Cell Phones & Leashes - A Deeper Social Analysis

Add Your Comments

I was inspired by this wonderful article “The Perils of Repair” to write what follows:

Communications in my life between my other and I are usually as follows: a few emails back and forth in the morning, a call at lunch, another call on the way home, and a final call before she comes by for the night.

That is, until yesterday.

Cell phones have become a prescription drug with extremely hazardous side effects & dangerous dependency disorders. It’s not my intention to bring out typical arguments heard about the same subject, more so and observation as to what cell phones have done to me and other “test” subjects. This isn’t a rant about annoying ring tones.

I’ll begin & quickly dispense with the main personal benefit of having a cell phone – so I can speak with those closest to me in the event of an emergency. This is THE reason, and by now, the only thing keeping me hooked.

I, like most of you, am constantly servicing everyone else’s computer. I do this for acquaintances at work, friends of friends, sons of bosses, etc – some of the friendliest people, but more often than not, completely dim when it comes to computer maintenance or even safely surfing the web. The problems are typical and usually software related.

I, like most of you, have become a permanent tech support rep for half of these people. I’m called at all hours of day and night. I’ve exercised patience with even the silliest of concerns, questions, and problems following my service.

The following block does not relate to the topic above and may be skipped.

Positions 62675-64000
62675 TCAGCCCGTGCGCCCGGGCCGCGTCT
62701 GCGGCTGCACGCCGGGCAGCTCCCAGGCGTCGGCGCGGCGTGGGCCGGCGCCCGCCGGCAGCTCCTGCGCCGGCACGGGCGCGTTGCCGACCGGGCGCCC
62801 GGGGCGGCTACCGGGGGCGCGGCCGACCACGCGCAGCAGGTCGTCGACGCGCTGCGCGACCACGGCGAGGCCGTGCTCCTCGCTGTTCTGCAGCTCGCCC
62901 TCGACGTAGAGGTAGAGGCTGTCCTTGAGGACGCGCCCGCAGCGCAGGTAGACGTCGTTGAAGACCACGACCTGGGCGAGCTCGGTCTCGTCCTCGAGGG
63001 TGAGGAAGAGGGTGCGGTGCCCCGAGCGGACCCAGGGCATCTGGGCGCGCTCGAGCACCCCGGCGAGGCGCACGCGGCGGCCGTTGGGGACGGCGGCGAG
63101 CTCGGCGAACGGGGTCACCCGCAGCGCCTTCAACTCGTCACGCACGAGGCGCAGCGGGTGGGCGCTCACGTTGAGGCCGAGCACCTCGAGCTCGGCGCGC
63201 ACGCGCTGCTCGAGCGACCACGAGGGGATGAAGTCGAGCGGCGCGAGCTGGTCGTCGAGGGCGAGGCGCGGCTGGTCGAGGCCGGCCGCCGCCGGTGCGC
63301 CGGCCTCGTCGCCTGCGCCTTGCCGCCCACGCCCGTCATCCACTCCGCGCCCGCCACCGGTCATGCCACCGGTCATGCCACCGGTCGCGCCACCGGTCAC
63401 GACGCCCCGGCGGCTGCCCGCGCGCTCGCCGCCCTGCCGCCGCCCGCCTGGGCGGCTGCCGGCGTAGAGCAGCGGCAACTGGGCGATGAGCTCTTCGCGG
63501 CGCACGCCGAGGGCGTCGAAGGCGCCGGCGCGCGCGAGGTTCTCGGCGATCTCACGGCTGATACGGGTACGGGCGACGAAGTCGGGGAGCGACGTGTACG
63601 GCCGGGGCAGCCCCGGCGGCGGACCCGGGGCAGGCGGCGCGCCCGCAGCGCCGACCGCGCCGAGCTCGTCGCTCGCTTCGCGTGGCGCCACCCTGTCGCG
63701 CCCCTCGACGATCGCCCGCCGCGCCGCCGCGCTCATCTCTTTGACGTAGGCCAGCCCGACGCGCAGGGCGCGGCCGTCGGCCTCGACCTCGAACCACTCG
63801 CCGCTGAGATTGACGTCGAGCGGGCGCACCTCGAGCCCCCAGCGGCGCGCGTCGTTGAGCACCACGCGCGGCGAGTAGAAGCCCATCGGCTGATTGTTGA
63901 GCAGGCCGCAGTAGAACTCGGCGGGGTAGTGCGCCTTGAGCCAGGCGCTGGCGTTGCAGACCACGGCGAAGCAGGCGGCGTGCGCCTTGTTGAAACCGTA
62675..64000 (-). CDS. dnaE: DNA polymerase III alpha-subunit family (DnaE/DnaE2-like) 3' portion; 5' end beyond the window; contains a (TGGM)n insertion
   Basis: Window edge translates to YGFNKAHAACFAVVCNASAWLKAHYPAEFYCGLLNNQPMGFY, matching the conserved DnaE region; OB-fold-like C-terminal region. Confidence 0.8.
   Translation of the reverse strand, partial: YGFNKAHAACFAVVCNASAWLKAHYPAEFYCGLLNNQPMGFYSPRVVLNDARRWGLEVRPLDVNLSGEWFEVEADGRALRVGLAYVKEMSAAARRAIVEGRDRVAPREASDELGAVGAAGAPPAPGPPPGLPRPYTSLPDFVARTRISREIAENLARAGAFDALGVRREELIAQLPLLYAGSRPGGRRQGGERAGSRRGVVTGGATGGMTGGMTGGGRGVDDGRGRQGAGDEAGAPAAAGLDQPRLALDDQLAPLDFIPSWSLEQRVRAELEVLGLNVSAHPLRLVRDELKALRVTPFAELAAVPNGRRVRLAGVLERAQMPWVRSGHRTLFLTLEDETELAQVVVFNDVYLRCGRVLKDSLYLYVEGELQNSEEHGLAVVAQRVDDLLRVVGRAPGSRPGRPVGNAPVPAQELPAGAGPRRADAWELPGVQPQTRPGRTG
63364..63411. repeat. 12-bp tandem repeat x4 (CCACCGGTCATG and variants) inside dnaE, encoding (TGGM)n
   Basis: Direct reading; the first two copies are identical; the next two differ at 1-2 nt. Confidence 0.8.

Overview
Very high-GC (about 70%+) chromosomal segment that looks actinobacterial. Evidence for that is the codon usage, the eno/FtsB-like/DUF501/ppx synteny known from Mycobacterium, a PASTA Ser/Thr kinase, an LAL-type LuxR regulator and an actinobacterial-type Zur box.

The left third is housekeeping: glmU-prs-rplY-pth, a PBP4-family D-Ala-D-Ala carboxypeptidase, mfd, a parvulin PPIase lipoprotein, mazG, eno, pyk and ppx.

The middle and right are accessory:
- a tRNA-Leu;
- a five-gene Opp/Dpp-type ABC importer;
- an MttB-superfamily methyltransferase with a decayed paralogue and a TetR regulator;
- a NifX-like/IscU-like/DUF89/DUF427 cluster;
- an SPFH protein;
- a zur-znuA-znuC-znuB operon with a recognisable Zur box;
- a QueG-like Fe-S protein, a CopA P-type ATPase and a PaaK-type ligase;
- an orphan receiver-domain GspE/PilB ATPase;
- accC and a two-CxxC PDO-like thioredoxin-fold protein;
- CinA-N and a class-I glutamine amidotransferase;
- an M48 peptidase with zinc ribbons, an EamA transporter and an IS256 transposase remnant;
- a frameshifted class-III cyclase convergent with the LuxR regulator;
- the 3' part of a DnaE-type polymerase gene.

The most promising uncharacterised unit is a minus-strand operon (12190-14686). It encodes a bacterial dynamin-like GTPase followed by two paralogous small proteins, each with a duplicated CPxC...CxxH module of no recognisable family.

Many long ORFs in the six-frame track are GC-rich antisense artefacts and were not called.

Over time, I’ve noticed a change of tone in the voices of these “friendly & helpless” friends & users. This tone comes through thickest when it hits my voicemail. Plainly put, it’s a tone of authority fueled by an annoyance with the problem – and a greater annoyance at my current unavailability.

Since I’ve gotten older, I (sadly) have learned how easy it is to blueprint the thought process of most of the people I meet. I understand that these people can forget themselves at times due to frustration and helplessness. I understand that sometimes these people just need help.

I have come to the realization that this problem is far more serious. As cell phone users, we the people are expected to be AVAILABLE.

Let me say that again – we are expected to be available.

To the 8th grade student with 60 minutes a month, that doesn’t mean much. But when you possess a skill that the majority does not have, a skill that puts you on your cell with strangers and referrals, this can become a problem that far exceeds an inconvenience. It’s insulting, it’s an invasion of privacy, and it’s flat out obnoxious.

In extreme (and often) cases, user “X” calls and is angered by your absence. He’s shown me that a part of him thinks that I’ve got nothing better to do than to sit and help him out, usually with a problem I’ve already helped him with. A problem I’ve taught him to avoid.

God forbid we’re in the middle of a personal matter. God forbid we’re at work and cannot answer our personal phones. God forbid we are a generation of computer people with our own lives. God forbid… well, we just don’t feel like talking on the phone.